Colleges and universities as resources for small business

Many small business owners are on the look out for high-quality, cost-effective resources. Colleges and universities are often an under appreciated source of such help. While business owners may be aware of the Small Business Development Center Network, which is a national program administered through higher education institutions, there is so much more available. Here are some ideas:

• Public university/college libraries are often great and free resources of business information. While some private institutions may also be open to you, state-funded colleges and universities are usually the most accessible. Look for a business reference librarian as well as special sources of information that may not be available over the Internet or may be very expensive to purchase independently. The expert help and savings on hard-to-find information can easily justify the cost of the trip.

• Many college students welcome the opportunity to gain experience in their chosen field. Depending on your needs, you may want a student intern from a community college or a four-year college or university who is seeking a real-world educational experience, or a student seeking part-time employment. Career offices and internship coordinators can help you get started in your search for the right student. Large companies know this is a great way to identify good full-time employees as students graduate into the workforce.

• Recent graduates may welcome the opportunity to join your business. Career offices on campus should be able to help connect you with possible employees.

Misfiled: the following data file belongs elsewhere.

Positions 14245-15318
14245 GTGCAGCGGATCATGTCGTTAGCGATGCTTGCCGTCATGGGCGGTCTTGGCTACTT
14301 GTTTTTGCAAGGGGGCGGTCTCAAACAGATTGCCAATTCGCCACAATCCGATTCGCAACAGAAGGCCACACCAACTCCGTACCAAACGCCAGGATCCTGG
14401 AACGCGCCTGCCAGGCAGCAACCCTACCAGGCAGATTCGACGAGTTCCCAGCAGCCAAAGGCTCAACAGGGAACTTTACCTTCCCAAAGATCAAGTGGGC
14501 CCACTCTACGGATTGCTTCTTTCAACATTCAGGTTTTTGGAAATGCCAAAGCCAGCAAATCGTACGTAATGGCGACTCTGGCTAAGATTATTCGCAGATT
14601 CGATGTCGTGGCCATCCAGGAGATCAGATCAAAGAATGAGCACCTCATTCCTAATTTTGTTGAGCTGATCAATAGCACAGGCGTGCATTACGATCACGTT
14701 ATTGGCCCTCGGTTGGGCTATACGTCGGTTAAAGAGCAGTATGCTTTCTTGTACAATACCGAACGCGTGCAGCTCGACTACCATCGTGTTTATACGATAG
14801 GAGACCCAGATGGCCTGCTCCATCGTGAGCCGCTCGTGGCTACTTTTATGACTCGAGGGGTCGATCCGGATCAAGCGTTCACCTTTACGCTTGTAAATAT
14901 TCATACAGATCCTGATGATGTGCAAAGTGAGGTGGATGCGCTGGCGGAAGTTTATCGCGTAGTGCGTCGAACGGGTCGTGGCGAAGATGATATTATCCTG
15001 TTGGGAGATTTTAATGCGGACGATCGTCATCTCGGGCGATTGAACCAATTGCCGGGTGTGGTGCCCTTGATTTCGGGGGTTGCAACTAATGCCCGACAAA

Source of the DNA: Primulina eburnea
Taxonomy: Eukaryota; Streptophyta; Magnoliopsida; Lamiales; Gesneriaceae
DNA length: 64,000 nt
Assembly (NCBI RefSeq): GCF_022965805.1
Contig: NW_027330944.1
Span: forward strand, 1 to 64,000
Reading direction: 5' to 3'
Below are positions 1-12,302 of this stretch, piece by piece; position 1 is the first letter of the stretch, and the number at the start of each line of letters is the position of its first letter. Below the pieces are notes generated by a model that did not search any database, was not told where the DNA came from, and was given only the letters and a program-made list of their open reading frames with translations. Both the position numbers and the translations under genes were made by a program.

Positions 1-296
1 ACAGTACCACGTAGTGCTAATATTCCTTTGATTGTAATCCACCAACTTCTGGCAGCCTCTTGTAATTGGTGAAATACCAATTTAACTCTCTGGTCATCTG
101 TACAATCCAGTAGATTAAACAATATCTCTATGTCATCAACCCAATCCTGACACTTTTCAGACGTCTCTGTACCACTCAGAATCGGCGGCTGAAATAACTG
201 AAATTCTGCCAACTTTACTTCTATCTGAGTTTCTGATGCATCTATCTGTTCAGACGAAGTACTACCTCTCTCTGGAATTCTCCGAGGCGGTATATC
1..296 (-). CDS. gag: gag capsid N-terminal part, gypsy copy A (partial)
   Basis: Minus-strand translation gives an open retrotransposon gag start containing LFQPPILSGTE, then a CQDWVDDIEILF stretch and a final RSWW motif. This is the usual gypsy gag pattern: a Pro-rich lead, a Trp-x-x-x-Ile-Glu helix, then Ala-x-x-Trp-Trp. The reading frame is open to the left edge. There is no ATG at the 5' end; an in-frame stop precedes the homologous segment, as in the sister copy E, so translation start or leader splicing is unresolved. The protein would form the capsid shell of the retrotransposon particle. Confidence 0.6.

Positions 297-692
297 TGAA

• Training for current employees is available through continuing education course, executive education courses, part-time degree programs, and custom training. Specific topics vary widely. Some schools will develop specific programs for your company or industry if there is sufficient interest. These can be very helpful in adding value to your employees and addressing shortages in key areas from the shop floor to the president’s office.

• Technical assistance, specialized equipment and facilities are sometimes available to help companies that may be too small to afford expensive state-of-the-art equipment that is only needed occasionally. Because needs are so specialized, finding the college or university facility that can help you can be difficult, but the benefits in terms of cost savings and quality can make the effort worthwhile.

For example, MIT pioneered the concept of “fab labs,” where innovators can fabricate prototypes of their new products using computer-aided design and manufacturing equipment that would not otherwise be available to them. This concept has spread across the country and indeed around the world. If you have such a need, check to see if there is a fab lab at a college campus near you. Here’s a story of a fab lab on a community college campus in Ohio.

• Knowledge and technology developed in college and university laboratories as part of their research may be of interest to your company for future commercialization. Perhaps you would even like to submit a Small Business Innovation Research proposal with a faculty member to fund this as part of an entrepreneurial growth initiative. If you find such an opportunity, be aware of the institution’s mechanisms to facilitate this type of transfer, which may include options such as membership in an industry funded center, sponsoring a research project tailored to your needs, or licensing intellectual property.

Next week, I’ll discuss how to prepare yourself to take advantages of these resources.

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Karen Utgoff, principal of Karen Lauter Utgoff Consulting, is a market-oriented business strategist based in Amherst, MA. Learn more at http://www.utgoff.com.

© Karen Lauter Utgoff Consulting 2012. All rights reserved.

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